CVAEMA, Inc.

A Wonderful Little Story About

The Cumberland Valley Antique Engine & Machinery Association

 

 

 

The time was nearing for the 1982 Franklin County Fair near Chambersburg, Pennsylvania, and the agriculture displays promised to be the most exciting ever.  However, the week prior to opening, one of the major state sponsored displays cancelled, leaving a large dedicated tent un-occupied.

 

One of the members on the Fair Board suggested an antique equipment display to fill the space and Aden Hawbaker’s name was suggested as a possible resource.  Aden was not only one of the most respected antique machinery collectors in our community, but also knew many of the other collectors because of his knowledge and expertise with early magnetos and ignition systems used on antique equipment.  The call went out and local antique equipment collectors were not only delighted, but eager for an excuse to show their “toys”.  The tent was filled…room had to be made for tractors of the past.  An old hand pump was motorized to pump water…peanuts roasted in a vintage roaster, “hit and miss” engines popped and banged…and the people loved it!  The fellowship among the displayers was wonderful, and stories were spun to anyone who would stop and listed to the old timers.

 

A roster was made of all the people displaying equipment.  Then the following January, (1983), a post card was sent to all on the roster inviting them to John Bricker’s Welding Shop to discuss the formation of a club or organization.  More than 50 interested people showed up for that meeting…and the rest is “history”.

 

In 1991 Mr. Wilbur Mackey, on e of the founding members agreed to sell the Association land for its’ permanent home.  In December of that year, the PA Department of Environmental Resources cleared the way for land transfer.  Early in 1992, 29.5 acres of land West of the Mackey’s camp ground near Chambersburg PA was acquired.  The CVAEAMA paid the full purchase price for this land in cash.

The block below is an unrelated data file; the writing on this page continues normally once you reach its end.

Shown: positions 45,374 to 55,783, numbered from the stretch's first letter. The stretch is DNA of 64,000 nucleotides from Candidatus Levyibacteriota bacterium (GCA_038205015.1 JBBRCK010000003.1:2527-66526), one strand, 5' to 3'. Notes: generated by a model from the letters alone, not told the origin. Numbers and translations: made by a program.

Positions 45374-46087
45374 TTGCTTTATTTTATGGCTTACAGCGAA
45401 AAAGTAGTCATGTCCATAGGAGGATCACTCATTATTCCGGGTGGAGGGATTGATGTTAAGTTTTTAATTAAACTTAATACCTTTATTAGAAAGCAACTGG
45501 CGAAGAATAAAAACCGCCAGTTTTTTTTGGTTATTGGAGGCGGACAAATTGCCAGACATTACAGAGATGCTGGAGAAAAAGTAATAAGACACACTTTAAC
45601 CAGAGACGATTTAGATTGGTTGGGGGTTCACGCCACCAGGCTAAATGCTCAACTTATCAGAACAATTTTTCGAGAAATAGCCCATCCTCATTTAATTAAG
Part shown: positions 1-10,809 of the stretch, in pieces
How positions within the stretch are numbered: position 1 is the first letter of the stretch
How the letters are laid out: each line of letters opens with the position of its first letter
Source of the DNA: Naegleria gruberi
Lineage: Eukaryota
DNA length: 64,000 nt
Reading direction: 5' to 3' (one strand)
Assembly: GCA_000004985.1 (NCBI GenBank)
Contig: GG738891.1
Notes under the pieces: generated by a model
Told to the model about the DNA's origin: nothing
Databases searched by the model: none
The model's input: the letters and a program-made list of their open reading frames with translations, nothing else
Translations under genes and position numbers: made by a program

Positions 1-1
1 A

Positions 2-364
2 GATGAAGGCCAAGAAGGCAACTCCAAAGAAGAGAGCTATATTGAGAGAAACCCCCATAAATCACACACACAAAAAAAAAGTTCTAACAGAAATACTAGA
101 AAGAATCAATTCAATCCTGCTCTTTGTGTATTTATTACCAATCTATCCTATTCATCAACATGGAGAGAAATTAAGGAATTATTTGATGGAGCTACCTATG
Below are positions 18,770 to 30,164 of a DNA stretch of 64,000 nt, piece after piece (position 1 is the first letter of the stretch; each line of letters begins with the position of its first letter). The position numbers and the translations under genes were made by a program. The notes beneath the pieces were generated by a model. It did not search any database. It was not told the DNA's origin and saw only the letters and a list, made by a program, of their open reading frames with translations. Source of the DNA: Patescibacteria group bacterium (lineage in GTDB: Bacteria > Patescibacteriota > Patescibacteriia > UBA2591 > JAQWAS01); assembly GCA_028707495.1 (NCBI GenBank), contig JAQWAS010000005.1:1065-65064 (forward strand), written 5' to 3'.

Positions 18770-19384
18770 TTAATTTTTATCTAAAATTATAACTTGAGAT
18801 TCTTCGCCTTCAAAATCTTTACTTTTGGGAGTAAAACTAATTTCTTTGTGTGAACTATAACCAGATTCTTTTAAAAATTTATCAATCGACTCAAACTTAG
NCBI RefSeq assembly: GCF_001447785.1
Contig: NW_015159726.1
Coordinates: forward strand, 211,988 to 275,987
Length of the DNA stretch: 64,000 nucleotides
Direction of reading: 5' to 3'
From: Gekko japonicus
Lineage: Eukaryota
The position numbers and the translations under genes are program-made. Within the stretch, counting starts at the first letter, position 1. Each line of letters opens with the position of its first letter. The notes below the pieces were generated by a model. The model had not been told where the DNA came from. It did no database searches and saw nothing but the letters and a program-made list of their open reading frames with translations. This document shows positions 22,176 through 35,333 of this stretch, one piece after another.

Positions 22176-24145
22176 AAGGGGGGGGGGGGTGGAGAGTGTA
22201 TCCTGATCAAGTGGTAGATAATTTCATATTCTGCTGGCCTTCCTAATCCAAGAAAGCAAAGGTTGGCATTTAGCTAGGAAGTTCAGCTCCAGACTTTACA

Between the time of the purchase of the property and the Association’s annual show in August, plans were drawn and laid out for the Show Grounds.  Light poles were planted, and lights were hung.  Loading docks were built, a water well drilled, and running water installed.

 

The construction of the first building was delayed by The State Historical Commission.  The building permit was finally issued on Tuesday, three days before the opening of the ’92 annual show.  By Thursday afternoon, the 36’ x 90’ pole building was under roof, complete with running water and a temporary kitchen and dining room.  The building was called “the miracle building” by some, because of the speed with which it was erected.

 

 

By the time of the 1993 annual show, a permanent kitchen and dining area had been erected.  A roof over the Bar-B-Q Pit area and an additional 36’ x 90’ pole storage building was completed.  The original building which housed the temporary kitchen was then converted to a storage building.  Additional light poles and lights were added and a new driveway was cut.  The wooded area was cleaned up and passage ways opened for display areas in the shade.  In the 1990's a new 56’ x 200’ building to house the steam displays and another building for the museum and library was constructed.